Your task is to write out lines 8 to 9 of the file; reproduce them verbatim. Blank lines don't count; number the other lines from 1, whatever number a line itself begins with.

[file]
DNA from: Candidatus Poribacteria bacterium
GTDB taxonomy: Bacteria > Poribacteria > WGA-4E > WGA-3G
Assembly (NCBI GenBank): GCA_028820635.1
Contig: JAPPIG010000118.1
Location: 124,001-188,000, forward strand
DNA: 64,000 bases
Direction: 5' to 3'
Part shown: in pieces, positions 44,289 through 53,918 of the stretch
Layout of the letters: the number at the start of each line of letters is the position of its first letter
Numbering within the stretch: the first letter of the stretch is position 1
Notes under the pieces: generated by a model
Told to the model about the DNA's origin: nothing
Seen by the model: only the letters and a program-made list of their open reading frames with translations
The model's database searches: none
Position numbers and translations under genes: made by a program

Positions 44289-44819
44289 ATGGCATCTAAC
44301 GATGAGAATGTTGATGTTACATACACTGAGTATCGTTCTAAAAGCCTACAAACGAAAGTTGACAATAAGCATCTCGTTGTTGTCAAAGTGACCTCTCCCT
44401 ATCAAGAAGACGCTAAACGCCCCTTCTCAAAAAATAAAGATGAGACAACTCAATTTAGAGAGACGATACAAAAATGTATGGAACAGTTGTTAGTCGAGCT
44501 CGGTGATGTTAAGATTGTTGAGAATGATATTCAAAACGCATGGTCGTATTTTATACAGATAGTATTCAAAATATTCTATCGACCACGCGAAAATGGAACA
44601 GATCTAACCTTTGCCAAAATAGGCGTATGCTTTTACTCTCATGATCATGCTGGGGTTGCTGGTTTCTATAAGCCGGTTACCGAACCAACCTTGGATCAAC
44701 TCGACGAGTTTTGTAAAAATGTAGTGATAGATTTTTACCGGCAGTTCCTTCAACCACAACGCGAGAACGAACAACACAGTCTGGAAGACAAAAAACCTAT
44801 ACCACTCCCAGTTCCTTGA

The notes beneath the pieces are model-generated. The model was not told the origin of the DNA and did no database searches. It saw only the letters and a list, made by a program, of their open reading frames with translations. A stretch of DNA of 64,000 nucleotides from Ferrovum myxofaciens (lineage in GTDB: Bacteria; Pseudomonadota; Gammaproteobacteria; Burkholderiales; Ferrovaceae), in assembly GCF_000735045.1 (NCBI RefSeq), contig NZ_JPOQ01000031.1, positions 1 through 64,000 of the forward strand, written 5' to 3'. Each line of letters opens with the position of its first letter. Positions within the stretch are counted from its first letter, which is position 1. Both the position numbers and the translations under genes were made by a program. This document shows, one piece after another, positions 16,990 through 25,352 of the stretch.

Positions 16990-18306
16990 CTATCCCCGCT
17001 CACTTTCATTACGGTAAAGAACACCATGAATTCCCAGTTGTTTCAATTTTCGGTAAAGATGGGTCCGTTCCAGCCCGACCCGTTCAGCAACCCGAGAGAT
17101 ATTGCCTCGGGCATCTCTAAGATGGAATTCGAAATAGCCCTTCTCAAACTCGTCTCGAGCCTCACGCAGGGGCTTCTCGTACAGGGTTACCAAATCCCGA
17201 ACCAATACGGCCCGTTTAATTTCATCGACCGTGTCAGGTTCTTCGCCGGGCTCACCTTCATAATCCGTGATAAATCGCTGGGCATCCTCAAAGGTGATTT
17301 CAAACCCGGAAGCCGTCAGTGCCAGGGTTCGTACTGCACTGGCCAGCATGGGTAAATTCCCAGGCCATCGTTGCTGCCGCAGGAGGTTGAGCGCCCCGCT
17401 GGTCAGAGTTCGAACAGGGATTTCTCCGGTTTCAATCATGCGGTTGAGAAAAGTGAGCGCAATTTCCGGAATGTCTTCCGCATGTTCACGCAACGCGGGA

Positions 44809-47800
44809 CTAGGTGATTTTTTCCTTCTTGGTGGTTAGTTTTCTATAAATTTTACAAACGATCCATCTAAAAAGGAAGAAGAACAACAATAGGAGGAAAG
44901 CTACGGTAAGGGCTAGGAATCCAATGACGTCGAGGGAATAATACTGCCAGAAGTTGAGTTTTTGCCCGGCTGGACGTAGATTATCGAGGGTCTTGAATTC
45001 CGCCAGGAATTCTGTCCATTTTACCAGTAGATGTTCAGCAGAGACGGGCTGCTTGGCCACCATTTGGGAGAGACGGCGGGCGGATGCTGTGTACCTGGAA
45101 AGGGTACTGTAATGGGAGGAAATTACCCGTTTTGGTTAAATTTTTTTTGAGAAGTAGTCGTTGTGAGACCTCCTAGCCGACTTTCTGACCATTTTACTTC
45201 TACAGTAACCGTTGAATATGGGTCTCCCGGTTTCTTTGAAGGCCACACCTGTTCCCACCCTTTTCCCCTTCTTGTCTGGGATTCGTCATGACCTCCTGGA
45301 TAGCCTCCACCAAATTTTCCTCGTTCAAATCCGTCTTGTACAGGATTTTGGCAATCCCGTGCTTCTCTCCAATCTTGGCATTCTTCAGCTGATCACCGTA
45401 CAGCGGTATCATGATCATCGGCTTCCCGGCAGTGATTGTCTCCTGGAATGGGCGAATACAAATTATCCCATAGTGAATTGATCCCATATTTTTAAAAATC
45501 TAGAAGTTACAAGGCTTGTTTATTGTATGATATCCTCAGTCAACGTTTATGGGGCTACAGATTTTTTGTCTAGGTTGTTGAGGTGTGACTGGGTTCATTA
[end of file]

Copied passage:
Part shown: in pieces, positions 44,289 through 53,918 of the stretch
Layout of the letters: the number at the start of each line of letters is the position of its first letter